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Last Updated: 02/23/2018

 Article of Interest - Autism

Discipline and the Child with Autism: Tips on Parental Discipline

from's Autism Guide

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How do we handle the aggressive behaviors that many children with autism exhibit when they are disappointed or frustrated? This is an age old question that was brought home to me today, when Jonathan smashed a drinking glass in the kitchen sink because he was upset at being told no. Are there good ways to handle this problem, or are we as parents left to fend for ourselves?

Fortunately, while actual situations must be dealt with on an individual basis, there are some excellent suggestions from the book Pervasive Developmental Disorders: Finding a Diagnosis and Getting Help by Mitzi Waltz. This is one of the most practical books I have found for parents and other caregivers, and I highly recommend it. The following are adapted from Chapter 10 of this book.

The best discipline is positive, so parents must rely on providing incentives for desirable behavior before using punishment to control undesirable behavior. The "token economy" schemes used in many classrooms can be successfully adapted for home use, for example. Parents should also learn about alternative strategies for addressing the roots of problem behavior, such as relaxation techniques.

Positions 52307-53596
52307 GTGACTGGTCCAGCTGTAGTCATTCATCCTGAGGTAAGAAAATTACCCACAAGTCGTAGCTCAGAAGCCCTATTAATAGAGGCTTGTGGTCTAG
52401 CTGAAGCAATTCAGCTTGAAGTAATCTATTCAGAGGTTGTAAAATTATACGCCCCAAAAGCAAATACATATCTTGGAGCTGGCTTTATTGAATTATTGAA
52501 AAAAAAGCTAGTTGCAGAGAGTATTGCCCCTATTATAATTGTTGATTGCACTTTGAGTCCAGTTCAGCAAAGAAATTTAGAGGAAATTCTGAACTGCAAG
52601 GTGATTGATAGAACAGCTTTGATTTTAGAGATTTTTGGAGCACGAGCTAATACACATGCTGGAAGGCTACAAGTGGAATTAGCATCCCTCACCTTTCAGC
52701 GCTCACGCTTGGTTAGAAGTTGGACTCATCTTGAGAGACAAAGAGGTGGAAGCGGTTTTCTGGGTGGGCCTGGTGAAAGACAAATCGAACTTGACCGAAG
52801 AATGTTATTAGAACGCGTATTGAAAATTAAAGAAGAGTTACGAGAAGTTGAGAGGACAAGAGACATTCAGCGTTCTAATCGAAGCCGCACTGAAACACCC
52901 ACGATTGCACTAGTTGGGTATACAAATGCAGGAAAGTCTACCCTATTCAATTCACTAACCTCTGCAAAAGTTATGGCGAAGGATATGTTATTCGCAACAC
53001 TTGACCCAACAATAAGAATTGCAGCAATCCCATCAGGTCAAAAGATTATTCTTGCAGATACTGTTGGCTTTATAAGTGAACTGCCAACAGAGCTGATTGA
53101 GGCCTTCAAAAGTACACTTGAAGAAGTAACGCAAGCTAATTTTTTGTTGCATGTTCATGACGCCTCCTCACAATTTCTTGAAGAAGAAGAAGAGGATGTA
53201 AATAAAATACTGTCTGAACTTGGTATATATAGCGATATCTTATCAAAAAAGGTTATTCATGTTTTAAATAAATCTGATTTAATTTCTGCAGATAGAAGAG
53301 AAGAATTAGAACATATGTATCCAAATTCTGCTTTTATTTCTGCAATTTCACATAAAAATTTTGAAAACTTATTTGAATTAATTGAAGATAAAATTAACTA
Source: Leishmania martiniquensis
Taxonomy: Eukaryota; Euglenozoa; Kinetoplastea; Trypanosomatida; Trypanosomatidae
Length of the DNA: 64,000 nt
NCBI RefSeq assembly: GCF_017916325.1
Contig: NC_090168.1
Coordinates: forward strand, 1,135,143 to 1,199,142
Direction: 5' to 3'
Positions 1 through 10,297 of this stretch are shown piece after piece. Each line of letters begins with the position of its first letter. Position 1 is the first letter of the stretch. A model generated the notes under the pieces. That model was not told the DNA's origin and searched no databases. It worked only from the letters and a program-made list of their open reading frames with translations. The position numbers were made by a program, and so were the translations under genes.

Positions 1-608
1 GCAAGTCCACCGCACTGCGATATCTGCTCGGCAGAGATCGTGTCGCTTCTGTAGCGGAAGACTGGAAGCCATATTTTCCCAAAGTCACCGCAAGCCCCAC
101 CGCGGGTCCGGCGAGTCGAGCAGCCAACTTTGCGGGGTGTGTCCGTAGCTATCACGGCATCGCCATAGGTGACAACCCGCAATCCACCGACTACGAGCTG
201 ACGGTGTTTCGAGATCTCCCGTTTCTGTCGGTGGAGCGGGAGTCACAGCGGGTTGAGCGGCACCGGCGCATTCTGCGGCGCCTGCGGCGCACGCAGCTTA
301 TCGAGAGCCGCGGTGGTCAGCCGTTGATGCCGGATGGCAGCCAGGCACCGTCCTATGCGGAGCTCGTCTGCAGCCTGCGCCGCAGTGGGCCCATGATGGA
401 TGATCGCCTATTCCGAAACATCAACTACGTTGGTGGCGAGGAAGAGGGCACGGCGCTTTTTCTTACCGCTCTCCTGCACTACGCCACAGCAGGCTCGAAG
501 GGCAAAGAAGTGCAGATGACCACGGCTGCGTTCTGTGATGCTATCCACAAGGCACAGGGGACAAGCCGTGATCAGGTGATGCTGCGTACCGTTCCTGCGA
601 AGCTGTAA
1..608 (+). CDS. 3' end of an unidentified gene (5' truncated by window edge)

Punishment must fit the crime. Whenever possible, the only punishment should be experiencing the natural and logical consequences of an undesirable action.

Parents must agree on basic guidelines for stopping undesirable behavior, such as whether physical punishment is ever acceptable, what form discipline will take, and under what circumstances it will be meted out.

Physical punishment is a last resort and should be used in a controlled fashion, if at all.

Parents must develop a common set of effective disciplinary measures for undesirable behavior.

Parents must agree to avoid calling the child (or each other) hurtful names or using other verbal abuse.

Parents need to support each other in the effort to remain calm during behavior problems. If a parent is losing control, he or she should feel free to turn the situation over to the other partner long enough to take a "parental time-out."

Parents must not give one partner the permanent role of disciplinarian. The old "wait 'til Daddy gets home" scenario lets one parent off the hook, and encourages children to be fearful and manipulative. For children with neurological problems, delayed discipline can be particularly confusing.

Parents should agree to look closer for hidden causes, if an undesirable behavior happens repeatedly, and neither incentives nor disincentives seem to curb it.

Most importantly, parents must present a united front, even when they don't actually agree. Arguments over discipline should not occur in front of the child.

These suggestions are not only effective for parents, but they may be adapted easily for teachers, child care workers and others who are in close contact with the autistic child. They offer an excellent approach to discipline, which is often a major point of conflict within the family unit.


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